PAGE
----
Time-resolved electrophoretic analysis of mobility shifts for dissociating DNA ligands
Journal article, 2005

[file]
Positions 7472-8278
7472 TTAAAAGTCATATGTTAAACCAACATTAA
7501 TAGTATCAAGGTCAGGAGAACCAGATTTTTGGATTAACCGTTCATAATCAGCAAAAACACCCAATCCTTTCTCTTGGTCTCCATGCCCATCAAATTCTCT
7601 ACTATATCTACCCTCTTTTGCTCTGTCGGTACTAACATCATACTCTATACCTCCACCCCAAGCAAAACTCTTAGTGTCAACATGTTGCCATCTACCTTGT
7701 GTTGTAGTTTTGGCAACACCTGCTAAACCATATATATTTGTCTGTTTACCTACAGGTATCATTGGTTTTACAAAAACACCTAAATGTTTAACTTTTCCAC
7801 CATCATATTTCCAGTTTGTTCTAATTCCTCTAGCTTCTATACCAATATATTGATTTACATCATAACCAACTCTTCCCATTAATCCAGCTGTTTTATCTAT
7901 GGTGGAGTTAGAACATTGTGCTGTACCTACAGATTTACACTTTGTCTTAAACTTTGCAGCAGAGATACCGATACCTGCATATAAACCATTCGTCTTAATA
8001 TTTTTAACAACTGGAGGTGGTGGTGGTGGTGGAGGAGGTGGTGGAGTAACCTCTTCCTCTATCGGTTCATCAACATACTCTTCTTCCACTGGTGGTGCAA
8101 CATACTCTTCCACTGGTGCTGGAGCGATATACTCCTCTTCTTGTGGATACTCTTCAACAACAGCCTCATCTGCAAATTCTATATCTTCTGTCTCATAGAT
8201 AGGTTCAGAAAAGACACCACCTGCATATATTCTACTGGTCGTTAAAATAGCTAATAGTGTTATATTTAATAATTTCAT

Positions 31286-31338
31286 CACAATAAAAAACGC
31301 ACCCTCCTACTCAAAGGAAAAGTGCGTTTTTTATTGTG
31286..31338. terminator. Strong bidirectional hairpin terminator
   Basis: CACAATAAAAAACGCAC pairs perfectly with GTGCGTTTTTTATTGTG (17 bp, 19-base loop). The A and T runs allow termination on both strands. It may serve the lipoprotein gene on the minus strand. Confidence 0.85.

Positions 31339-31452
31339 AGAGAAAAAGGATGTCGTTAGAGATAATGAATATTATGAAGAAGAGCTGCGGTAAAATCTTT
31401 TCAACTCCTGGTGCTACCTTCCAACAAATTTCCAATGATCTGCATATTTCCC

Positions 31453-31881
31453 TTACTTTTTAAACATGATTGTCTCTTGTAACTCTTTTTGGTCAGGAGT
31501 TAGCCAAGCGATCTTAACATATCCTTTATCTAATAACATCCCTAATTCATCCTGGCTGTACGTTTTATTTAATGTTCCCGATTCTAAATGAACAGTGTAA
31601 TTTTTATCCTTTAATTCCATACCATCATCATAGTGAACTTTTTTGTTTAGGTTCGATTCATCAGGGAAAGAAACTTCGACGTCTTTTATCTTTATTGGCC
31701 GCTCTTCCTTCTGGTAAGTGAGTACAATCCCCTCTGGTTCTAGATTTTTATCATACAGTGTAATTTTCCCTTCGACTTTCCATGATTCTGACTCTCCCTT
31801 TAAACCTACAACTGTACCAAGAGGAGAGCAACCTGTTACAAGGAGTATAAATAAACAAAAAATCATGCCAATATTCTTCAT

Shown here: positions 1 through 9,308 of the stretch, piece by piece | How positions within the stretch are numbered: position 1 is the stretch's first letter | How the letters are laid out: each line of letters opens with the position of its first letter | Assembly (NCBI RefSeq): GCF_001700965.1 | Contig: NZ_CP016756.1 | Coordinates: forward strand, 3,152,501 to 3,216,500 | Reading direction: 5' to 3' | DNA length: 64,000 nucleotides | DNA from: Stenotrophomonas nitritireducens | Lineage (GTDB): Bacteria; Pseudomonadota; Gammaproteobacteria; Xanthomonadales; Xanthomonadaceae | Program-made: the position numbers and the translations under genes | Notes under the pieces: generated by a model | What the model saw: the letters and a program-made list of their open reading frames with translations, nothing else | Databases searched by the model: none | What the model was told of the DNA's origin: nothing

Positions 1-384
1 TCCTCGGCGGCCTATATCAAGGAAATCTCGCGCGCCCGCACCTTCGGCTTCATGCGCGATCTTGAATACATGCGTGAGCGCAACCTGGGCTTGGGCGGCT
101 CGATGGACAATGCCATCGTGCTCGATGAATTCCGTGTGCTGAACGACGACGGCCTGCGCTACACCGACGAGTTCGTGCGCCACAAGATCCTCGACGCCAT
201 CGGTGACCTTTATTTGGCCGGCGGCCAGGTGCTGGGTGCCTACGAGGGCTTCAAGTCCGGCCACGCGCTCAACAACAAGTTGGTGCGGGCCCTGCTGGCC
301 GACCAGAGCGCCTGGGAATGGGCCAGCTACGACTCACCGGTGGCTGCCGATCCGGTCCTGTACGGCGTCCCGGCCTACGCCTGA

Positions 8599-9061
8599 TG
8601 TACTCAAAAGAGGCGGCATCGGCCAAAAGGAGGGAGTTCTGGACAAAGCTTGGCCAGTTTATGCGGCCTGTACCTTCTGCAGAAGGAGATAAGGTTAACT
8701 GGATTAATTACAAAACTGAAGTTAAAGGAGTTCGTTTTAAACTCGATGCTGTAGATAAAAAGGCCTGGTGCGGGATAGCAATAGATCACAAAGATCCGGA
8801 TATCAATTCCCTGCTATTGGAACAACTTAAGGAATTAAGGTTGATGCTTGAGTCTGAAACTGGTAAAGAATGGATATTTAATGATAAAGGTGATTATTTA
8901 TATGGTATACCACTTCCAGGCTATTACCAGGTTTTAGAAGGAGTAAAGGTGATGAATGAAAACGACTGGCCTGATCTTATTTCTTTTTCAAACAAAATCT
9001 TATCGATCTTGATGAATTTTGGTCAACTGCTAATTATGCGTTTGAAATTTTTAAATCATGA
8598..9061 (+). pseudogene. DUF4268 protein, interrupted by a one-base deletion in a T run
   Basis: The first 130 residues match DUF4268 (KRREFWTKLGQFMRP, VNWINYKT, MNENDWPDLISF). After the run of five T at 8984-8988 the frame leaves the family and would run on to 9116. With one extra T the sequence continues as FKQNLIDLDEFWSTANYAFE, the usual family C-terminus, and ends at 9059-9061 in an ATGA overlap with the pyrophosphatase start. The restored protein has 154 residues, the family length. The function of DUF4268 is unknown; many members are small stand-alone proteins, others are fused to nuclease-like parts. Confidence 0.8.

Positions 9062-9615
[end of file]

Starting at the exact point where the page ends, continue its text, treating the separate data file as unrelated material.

Intercalative binding of ligands to DNA can be demonstrated by helix unwinding, monitored by gel electrophoresis of supercoiled DNA, as electrophoretic mobility is sensitive to the topological DNA state. However, we show that an apparent lack of unwinding in an electrophoretic assay could be due to dissociation of the (intercalated) ligand during the analysis, rather than evidence for a nonintercalative mode of binding to DNA. Repetitive scanning during the electrophoresis ensures that release of the ligand during electrophoresis does not affect the measured degree of unwinding, based on the electrophoretic velocity being determined as a function of time. We use this assay to establish intercalation as a mode of binding to DNA for the cyanine dyes YO, YO-PRO as well as two enantiomeric forms of the ruthenium complexes [(phen)2 Ru(tatpp)Ru(phen)2]4+, and to support groove-binding for the new unsymmetrical cyanine dyes BOXTO and BOXTO-PRO. Groove-binding could be concluded from a lack of unwinding, because we could rule out that it is caused by release of the dye during the electrophoresis. The gel electrophoresis has the advantage over hydrodynamic techniques that much smaller sample amounts are required, and our time-resolved approach can be employed in all mobility-shift assays when applied to dissociating complexes.